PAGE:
P4-C and the double condensation of P4-B were only observed in C2 images. Hence, they were never seen again once the comet exited the C2 FOV in the late hours of August 7th (UT). The overall brightness of C/2020 P4 reached its peak on August 8th (when around perihelion), before slowly fading by August 9th. C/2020 P4-A and B were no longer distinguishable after Aug 9th, partially due to SOHO’s observing geometry. C/2020 P4 was last detectable in C3 images of August 11th. It was never recovered from Earth. This was hence the last time any of the fragments could be resolved. A C3 animation showing C/2020 P4 receding from the C2 FOV is shown below (Figure 4). Notice how it continues to brighten and then slowly fade, while appearing progressively more condensed.Figure 4: Animation of C/2020 P4 as seen in SOHO/LASCO C3 after having transited the C2 FOV (images from August 7th 18:00 UT – Aug 9th 12:00 UT). Notice how the elongation decreases, partially as a result of the spacecraft’s observing geometry. This makes it impossible to distinguish the two main condensations, P4-A and P4-B, after August 8th. Faint tails are detectable. Image credit: ESA/NASA SOHO/LASCO C2.
Amateur astronomer Alan Watson (Australia) recovered the comet in STEREO/SECCHI HI1-A data of August 5th, 2020. In those images, the resolution was insufficient to resolve the individual components, although it did appear somewhat elongated on August 8th and 9th. The comet appeared to brighten as it arced around the Sun, before it left the HI1-A FOV on August 9th. It was even bright enough to have been detected in real beacon HI1-A images. The comet was quite obvious and showed a several-degree long tail. This is much longer than observed by SOHO, which may be due to the observing geometry of STEREO-A and the lower limiting magnitude of the HI1-A instrument. Michael Mattiazzo was able to recover the comet in SOHO/SWAN images taken only a week before its apparition in SOHO/LASCO.Figure 5: Animation of C/2020 P4 transiting the STEREO/SECCHI HI1-A FOV (August 5th -9th). Unlike in SOHO/LASCO, the comet shows an obvious tail in these images. The resolution however is insufficient to resolve any individual fragments, however the elongation increases just before it leaves the FOV. Notice the Pleiades a couple of degrees W and NW of the comet. Image credit: ESA/NASA SOHO/LASCO C2.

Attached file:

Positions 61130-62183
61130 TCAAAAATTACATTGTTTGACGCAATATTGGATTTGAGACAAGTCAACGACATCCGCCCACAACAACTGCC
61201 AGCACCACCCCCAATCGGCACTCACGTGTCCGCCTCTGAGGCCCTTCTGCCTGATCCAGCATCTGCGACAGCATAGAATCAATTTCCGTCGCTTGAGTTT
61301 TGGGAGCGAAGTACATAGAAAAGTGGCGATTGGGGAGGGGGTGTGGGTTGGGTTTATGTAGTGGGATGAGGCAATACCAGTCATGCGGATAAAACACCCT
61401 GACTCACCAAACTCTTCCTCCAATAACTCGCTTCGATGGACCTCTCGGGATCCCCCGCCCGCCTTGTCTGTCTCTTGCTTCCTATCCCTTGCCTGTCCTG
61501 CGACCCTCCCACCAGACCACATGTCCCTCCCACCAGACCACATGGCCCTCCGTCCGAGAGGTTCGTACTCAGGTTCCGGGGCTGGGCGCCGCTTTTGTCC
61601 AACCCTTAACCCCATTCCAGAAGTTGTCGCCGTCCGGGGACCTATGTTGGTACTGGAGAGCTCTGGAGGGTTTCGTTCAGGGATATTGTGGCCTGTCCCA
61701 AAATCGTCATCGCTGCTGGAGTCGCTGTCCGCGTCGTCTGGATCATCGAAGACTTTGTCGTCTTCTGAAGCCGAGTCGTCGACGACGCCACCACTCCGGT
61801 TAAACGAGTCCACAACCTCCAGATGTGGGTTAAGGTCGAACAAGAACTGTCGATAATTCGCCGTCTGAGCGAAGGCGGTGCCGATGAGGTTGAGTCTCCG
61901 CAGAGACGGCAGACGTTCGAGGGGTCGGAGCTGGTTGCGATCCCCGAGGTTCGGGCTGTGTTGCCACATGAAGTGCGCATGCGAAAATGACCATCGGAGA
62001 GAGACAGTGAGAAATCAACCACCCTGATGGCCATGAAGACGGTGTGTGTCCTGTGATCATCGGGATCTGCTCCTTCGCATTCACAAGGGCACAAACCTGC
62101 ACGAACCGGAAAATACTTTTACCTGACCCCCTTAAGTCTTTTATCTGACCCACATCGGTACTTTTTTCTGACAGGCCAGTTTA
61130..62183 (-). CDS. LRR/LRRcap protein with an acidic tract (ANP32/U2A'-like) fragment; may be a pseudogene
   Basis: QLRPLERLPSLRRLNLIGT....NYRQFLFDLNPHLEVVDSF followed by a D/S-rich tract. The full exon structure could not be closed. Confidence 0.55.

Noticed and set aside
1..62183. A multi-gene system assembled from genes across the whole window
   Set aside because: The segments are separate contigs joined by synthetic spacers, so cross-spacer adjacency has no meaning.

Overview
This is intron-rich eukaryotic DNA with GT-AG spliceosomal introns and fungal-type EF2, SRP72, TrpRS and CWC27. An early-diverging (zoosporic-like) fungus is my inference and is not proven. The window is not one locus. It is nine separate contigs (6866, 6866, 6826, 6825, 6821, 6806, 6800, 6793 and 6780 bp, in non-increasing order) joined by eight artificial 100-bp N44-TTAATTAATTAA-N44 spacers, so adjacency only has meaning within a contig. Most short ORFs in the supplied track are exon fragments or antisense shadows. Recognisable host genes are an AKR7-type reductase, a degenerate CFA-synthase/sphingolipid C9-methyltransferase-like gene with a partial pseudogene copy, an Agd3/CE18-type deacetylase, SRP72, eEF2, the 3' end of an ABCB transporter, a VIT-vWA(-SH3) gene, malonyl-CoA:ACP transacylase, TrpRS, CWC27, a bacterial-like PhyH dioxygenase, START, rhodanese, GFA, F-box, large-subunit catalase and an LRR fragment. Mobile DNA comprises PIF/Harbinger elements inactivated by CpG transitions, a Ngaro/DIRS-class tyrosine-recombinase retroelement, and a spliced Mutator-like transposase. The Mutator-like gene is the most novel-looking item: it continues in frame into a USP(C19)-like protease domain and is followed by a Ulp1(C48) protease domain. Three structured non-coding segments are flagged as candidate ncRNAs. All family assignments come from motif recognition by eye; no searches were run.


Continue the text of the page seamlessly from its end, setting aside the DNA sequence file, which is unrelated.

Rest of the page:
Table 1: Summary Information
|Official designation||Internal SOHO designation||Telescopes||Maximum apparent magnitude||Discoverer|
|C/2020 P4-C||SOHO-4049||C2||~+5-6 (fainter than A and C)||M.Uchina|
Other than being a relatively bright non-group comet, C/2020 P4 was unique as it could be resolved into three or four fragments. While it is common to observe close clusters of Kreutz-group comets in SOHO/LASCO (see Figure 6), this is rarely the case of non-group comets. The only other comparable case was that of SOHO-277 and 278 on December 20th, 2000. These were a close pair of comets discovered by German comet hunters Maik Meyer and Sebastian Hönig, respectively. Sebastian reported a possible third component that same day, but it was too faint to have been confirmed.
Other than the potential SOHO-277/278 triplet, there have also been some cases of non-group comet pairs. For example, Zhijian Xu (China) and Karl Battams (US/UK) reported a pair non-group comets in C2 images of March 17th, 2012 and March 13th, 2015, respectively (see Figure 7). Unlike C/2020 P4 however, all three groups were much fainter and rapidly disintegrated. C/2020 P4 is (or was) most likely a significantly larger comet. Figure 7: Two non-group comet pairs (SOHO-2252, –2253 and SOHO-2890, -2891) seen entering the SOHO/LASCO C2. Ulike the recent sungrazer triplet, these pairs were fainter and appear to have disentigrated only hours after these images were taken. Image credit: ESA/NASA SOHO/LASCO C2.
References: Other than my own observations/interpretations, the information present in this post are from the Sungrazer Project website, the Comet Mailing list forum and Seiichi Yoshida’s website. Images were acquired from NASA’s SOHO website and the STEREO Science Center.